Here's the deal...
The Script: I've been trying to get the house ready for company this weekend. One of the projects was to get the front hall painted. I had gone to my favorite home supply store and picked out the perfect paint color. The day I was going to go pick up paint, My husband says, "I am going out. Can I get the paint for you?" So, I agreed and handed him the paint sample that the store has bar coded for the color formula. Instead of going to the store where I picked out the sample, he goes to his favorite store that doesn't read the bar code and tried to match the sample. Do you see where this is going? Depending on what angle you are looking and in which light, the paint can have a lime green cast on my sunny yellow hall!
Where does my responsibility lie? Before, I had long suspected that he figured if he screwed up enough stuff that I would quit asking him to do anything. Pretty cynical (and self centered) thinking. Now, I see he really does want to help. I could have been more specific about what I wanted. I suspected he was going to his store and should have known he would not make an additional trip. Especially if he saw a sale on paint! Did I escalate the situation? I grew up with enough yelling and screaming and throwing of stuff that I would never allow that in my household. Often to the effect of stuffing my own feelings to keep the peace.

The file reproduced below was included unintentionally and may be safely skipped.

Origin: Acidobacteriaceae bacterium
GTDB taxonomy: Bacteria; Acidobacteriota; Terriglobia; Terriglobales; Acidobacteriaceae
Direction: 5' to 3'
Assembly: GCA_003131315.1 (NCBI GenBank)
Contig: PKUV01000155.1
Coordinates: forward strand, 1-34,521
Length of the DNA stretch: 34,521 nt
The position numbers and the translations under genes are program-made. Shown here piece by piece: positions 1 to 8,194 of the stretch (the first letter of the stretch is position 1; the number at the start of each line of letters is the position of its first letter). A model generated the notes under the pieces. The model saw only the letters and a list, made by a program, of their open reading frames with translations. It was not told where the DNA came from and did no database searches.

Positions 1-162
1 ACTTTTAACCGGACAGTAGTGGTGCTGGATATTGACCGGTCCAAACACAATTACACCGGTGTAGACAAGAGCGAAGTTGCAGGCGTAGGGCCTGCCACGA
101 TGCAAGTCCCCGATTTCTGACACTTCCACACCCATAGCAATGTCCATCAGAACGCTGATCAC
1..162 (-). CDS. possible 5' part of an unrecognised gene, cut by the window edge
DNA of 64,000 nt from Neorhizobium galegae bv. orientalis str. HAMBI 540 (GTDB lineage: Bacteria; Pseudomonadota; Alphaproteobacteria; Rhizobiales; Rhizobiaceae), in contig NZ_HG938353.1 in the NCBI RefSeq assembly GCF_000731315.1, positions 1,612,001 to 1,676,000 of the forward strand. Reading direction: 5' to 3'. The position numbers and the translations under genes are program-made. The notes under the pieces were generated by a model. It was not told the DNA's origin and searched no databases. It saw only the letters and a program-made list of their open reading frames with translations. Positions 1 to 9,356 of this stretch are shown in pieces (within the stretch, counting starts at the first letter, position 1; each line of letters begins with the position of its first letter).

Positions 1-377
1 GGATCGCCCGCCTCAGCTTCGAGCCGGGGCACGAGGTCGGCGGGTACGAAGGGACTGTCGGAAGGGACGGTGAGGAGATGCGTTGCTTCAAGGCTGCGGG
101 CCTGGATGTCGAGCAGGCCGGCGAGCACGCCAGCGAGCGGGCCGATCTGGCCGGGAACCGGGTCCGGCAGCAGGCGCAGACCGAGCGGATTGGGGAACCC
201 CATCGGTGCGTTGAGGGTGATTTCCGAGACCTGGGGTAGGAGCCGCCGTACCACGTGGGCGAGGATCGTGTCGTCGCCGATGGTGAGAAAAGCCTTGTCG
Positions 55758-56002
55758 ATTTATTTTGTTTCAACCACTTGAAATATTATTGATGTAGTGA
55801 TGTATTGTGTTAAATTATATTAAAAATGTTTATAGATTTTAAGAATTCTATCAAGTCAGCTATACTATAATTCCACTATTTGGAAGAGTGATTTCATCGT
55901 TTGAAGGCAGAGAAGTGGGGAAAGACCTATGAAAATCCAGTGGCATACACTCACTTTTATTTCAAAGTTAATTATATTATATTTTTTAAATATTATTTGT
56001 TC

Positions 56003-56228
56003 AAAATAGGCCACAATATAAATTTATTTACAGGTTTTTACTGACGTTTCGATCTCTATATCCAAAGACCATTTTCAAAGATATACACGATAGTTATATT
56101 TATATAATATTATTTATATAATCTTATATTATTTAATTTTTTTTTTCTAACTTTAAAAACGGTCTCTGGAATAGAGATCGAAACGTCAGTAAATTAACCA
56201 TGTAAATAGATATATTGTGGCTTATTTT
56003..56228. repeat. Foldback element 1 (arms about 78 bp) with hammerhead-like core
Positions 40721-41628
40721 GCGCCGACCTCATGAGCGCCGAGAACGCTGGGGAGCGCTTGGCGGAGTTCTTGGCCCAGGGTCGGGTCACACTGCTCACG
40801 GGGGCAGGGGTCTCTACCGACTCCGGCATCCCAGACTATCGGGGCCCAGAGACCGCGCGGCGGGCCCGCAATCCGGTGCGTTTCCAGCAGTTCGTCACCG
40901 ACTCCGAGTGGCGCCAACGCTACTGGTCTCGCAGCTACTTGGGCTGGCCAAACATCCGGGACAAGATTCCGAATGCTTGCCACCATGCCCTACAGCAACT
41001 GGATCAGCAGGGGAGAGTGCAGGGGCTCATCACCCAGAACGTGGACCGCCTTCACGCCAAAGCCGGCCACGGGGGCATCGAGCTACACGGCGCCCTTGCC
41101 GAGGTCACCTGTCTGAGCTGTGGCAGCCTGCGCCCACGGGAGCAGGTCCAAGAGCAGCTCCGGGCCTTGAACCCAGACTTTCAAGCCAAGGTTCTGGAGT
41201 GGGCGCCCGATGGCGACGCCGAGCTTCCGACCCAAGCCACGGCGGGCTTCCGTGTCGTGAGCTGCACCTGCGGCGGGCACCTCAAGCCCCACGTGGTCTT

What did I learn? I have some choices. I can either do it myself, or be much more specific when asking for what I want. Either way, I can't be so invested in the outcome. Different is not necessarily bad. I need to be able to let some expectations go. Instead of dwelling on what it should have been, I can be more present and see what it is. I am in that hall too often to feel angry about the color every time I look at it. I thanked him for all the help and told him that the hall is beautiful!...and it is!
The gift: I have my hall painted. It looks lovely. My husband feels good about himself for a job well done. Our relationship continues to improve. And I continue to learn how to let go.
The most important thing I can do differently would be to improve my communication skills and be much more specific.